For example, Gao et al.[47] look into the use of GOs for adsorption and removal of tetracycline (TC) from aqueous environments and found that it has a strong affinity with the surface of GO via π-π interactions and cation-π bonding. Where the hexagonal cells of graphene oxide and the tetracycline molecule’s ring structure enable π-π interactions between them, and cation-π bonding is most likely to occur between the amino group on the ring C4 of tetracycline and the π-electron-rich structures of graphene. This led to a maximum theoretical adsorption capacity of 313 mg g-1 calculated by the Langmuir model displaying a maximum adsorption capacity at 231 nm due to the π-π interactions of aromatic C = C bonds. In other cases, Jia et al.[48] investigated the removal of three different sulfonamides (sulfadiazine, sulfamethoxazole, and sulfadoxine) using GO in combination with MIL-101(Cr), a metal-organic framework (MOF) that exhibits excellent chemical stability in addition to being reasonably priced. Due to its low atom density in its structures, this MOF has the disadvantage of having limited dispersive forces to bind small molecules. Because of this, the authors decided to utilize the qualities of GO to create a MIL-101(Cr)@GO compound that would enhance the dispersive forces and raise the porosity of the materials. This effort produced a material with a surface area of 3351.64 m2 g-1 and a maximum adsorption capacity of 135.14, 101.01, and 137.14 mg g-1 for sulfadiazine, sulfamethoxazole, and sulfadoxine, respectively. As for other antibiotics, metronidazole (MNZ) and trimethoprim (TMP) have been reported for been adsorbed by GO at 298 K. There, predominantly due to π-π dispersive interactions, the GO displayed its highest adsorption uptakes for TMP at pH = 10 and MNZ at pH = 7 of 218 mg/g and 190 mg/g, respectively[49]. Çalışkan Salihi et al.[50] found that the maximum adsorption capacity of TMP in 1 h is 204.08 mg/g. Also found that the adsorption process of TMP suggests intense competition for substrate sites from solvent or other adsorbed species molecules. It is also worth mentioning that they studied the adsorption capacity of isoniazid (INH), which is moderate as it only manages to adsorb 13.89 mg/g, because of a lack of competition with the solvent and mainly electrostatic attractions with the help of π-π dispersion interactions.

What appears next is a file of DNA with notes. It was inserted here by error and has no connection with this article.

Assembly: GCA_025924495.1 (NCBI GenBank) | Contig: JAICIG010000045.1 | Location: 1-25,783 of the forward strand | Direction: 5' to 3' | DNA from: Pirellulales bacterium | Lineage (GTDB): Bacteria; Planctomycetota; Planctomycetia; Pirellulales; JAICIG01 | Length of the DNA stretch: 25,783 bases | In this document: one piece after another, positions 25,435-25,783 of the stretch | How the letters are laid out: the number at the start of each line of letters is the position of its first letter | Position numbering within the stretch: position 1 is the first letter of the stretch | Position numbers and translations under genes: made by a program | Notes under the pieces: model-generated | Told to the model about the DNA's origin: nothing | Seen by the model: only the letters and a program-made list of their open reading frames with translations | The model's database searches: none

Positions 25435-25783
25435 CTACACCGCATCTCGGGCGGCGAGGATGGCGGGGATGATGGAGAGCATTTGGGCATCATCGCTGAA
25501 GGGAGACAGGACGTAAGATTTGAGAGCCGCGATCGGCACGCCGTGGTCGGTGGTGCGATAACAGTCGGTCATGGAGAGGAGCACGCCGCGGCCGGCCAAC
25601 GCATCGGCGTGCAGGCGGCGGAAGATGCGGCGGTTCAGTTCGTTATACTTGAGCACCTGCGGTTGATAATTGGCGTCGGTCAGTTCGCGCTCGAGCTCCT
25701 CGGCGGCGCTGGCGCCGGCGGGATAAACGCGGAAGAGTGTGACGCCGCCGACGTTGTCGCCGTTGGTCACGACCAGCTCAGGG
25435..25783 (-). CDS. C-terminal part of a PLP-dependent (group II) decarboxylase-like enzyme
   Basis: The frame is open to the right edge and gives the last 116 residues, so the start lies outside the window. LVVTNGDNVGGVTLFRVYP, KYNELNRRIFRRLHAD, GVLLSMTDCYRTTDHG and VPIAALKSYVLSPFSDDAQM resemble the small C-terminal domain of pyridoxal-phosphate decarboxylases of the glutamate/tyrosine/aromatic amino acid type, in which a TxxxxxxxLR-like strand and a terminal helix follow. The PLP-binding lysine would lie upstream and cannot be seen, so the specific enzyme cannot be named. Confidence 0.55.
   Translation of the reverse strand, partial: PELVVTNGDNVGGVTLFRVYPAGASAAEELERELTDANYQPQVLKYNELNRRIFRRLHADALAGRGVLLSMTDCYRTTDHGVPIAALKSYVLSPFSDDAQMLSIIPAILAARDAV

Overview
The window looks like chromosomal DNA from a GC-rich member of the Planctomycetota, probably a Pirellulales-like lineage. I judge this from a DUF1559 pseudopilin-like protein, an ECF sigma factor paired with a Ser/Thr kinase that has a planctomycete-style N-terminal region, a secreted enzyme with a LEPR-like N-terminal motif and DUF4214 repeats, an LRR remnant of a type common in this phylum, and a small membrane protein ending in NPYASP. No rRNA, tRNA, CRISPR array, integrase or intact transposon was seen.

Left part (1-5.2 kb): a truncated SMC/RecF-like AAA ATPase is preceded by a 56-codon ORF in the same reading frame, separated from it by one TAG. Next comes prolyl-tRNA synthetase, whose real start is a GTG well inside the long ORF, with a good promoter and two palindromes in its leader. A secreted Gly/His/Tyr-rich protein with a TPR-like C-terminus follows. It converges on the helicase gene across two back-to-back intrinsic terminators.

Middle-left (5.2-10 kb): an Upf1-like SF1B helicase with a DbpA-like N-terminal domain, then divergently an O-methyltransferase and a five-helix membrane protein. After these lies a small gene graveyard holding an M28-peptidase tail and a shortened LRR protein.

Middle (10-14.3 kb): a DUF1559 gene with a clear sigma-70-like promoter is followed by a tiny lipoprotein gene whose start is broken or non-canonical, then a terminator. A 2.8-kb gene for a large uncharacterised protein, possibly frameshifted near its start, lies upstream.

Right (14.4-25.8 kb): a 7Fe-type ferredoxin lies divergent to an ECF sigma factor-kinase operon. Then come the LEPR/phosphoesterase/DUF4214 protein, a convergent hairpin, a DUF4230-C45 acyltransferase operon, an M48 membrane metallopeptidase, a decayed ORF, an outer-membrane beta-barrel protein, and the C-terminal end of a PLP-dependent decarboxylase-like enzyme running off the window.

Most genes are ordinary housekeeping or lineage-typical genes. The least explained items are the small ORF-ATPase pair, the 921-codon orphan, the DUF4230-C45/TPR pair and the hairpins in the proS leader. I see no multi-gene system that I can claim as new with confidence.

Because of the strong van de Waals interaction between the graphene sheets, 2D graphene is prone to aggregate, which reduces the surface area and impairs the efficient use of its exceptional properties[51]. Researchers have created new materials to address these problems, as Yao et al.[52] prepared a 3D porous network structure with the mixture of cellulose nanofibers (CNF) and GO by using a one-step ultrasonication method. This process resulted in an interconnected planar ultrathin network sheet in which the GOs nanosheets covered the CNF allowing the free diffusion and interaction of antibiotics into the CNF/GO aerogel’s interconnected 3D network structure by three different material properties of the structural network. Firstly, this could be via electrostatic attraction by facilitating the free diffusion of the antibiotics and ensuring mass transport to the internal 3D cross-linking structure. Secondly, with a focus on π-π stacking, CNF/GO may function as an electron acceptor, which is useful for adsorbing antibiotics with conjugate or unsaturated double-bond structures. Lastly, several hydroxyl groups allow the creation of hydrogen bonds with antibiotic molecules. With all of this, the team manages to evaluate six different categories of antibiotics which exhibit the following maximum theoretical adsorption capacity corresponding to the Langmuir model: 454.6 mg/g for tetracyclines, 128.3 mg/g for quinolones, 227.3 mg/g for sulfonamides, 418.7 mg/g for chloramphenicol, 230.7 mg/g for β-Lactams and 291.8 mg/g for macrolides.